This is going to be a long post so hold on tight.
The week before the last days of classes, I went on a solo trip to Brussels, Bruges and Berlin. Part of my goals for studying abroad is to push my boundaries and comfort zone. A lot of people that I know who have studied abroad, as well as current teachers had said that traveling alone was a life-changing experience. What better time to try it than now? Initially as I was booking the hostel and buying the flight tickets, I was really empowered and excited, but the week preceding my trip, I was getting more anxious and nervous. I was unsure if I could really do this on my own without a companion, and had no idea what to expect.
I had landed in Brussels in the evening and once I got off the plane and tried to figure out the language, I knew I was immediately way in over my head. I had not completely planned the route to get from the airport to the hostel, so I was very confused by how it worked. The immediate mode I thought to go in was a panic one. After unsuccessfully trying to go up to some people near the metro to see if they could help me, I finally found a girl who spoke English and directed me to a bus (I still have faith in humanity). She was able to give me some information about Brussels such as how there are two official languages and various regions, which is why I saw two signs for every stop and different kinds of tickets. After the bus, I was able to connect to a subway to my hostel. That was just one of the times where I was really uncomfortable and confused during the trip, but eventually I was able to persevere and make it through the situation.
During my first full day in Brussels, I had made a mini schedule which I started to follow, such as the Cathedral, Passage du Nord, and the Grand Place, but ended up going to a free walking tour of the city which I would totally recommend to any new comers. It was great because it guided me through the main sites of Brussels as well as offered some advice about good restaurants and what Brussels is known for. I also appreciated the honesty of my tour guide. She was a native from Brussels, and not only openly explained the dark parts of Belgian history as well as the effects the recent attack on Brussels has had on tourism, but also acknowledged and accepted it. She explained how everyone wanted grow and move past from those events. I finished that day exploring more on my own, such as visiting amazing Belgian chocolate stores and getting free samples, having the infamous Belgian fries, and admiring the light show that happens in the Grand Place at night.
My next day in Beligum, I decided to do an impromptu day trip to Bruges because I had seen the main sites that I wanted to see in Brussels. I heard that Bruges was so beautiful and worth the trip if I had time. The train was very easily accessible, and took me right to the city. Though I had nothing planned for the trip, the place was really magical. The city is very tiny but I loved the architecture, the canals, and energy. I had never been to a city with so many canals running through. It was a little chilly, but I found it so relaxing to have some real hot chocolate and people watch for the day.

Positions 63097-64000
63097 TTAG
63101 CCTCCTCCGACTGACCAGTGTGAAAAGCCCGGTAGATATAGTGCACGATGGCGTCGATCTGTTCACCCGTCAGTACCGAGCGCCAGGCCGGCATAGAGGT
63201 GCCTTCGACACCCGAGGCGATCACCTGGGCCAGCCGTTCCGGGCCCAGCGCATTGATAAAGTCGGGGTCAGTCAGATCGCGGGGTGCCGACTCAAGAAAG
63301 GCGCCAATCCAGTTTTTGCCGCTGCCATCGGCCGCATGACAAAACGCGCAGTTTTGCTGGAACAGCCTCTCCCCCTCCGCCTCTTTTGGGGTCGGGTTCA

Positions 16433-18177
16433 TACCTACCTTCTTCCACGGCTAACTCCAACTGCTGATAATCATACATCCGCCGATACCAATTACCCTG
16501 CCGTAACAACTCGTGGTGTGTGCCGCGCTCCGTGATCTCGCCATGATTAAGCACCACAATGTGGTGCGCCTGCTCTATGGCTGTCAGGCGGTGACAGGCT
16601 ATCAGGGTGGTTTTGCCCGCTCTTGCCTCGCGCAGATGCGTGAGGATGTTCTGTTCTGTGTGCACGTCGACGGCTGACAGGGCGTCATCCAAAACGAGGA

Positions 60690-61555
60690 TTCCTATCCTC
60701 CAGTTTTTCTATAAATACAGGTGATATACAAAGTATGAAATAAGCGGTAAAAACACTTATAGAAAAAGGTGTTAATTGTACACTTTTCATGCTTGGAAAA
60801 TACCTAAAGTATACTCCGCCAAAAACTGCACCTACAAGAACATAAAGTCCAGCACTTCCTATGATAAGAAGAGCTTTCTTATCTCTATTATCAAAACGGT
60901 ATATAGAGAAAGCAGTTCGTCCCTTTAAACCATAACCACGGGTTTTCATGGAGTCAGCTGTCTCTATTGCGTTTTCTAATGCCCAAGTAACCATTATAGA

Last, I made a final stop in Berlin. The reason I had wanted to visit Berlin was because of its history, and my sister had recommended it as a place to travel solo. I was definitely not let down by Berlin. I was at first really intimidated by the city because it was so much bigger than I had expected, but it really came around to me. The aura of the city was very hip, and I absolutely loved the Christmas markets that they had all around the city. I wish they had some in the US, because it is such a great place to gather with friends and family, and get into the holiday spirit. Similar to Brussels, I first took a free walking tour when I arrived to get some background on the city, and to see the main sites. I was speechless to see some of them, because places that I had only seen in my history textbooks came to life. Some of the sites from the Holocaust and World War II were also a little eerie. Again similar to Brussels, I really liked that the city and the tour guide did not try to hide or be ashamed of what had happened in their history. They were open with both explaining what had happened and having many memorials throughout the city to remember the past. People accept the past, and want to teach visitors and future generations about it, so that history won't repeat itself ever again.
Looking back on my trip now, it was probably one of the best learning experiences that I have had while studying abroad. I was able to learn that I can be independent. I am a very capable person and I am able to manage to travel to a country on my own. I also learned that while this trip was unforgettable, I am a social human being. There were times where I felt a little lonely and wanted to share some cool moments with a friend. However, it was so fun to do whatever I wanted for the first time, and to see what activities and sites I really enjoyed without any outside input. Talk soon!
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<p>Hi! My name is Chirlien and I am a native New Yorker, going to school at the at the University of Rochester. While I am a science student, I also really enjoy writing, photography,and journalism. I am so excited to be studying abroad in Barcelona this fall. Come with me on this journey as I try to learn the ropes of Barcelona's unique culture and people-hopefully I don't get too lost!</p>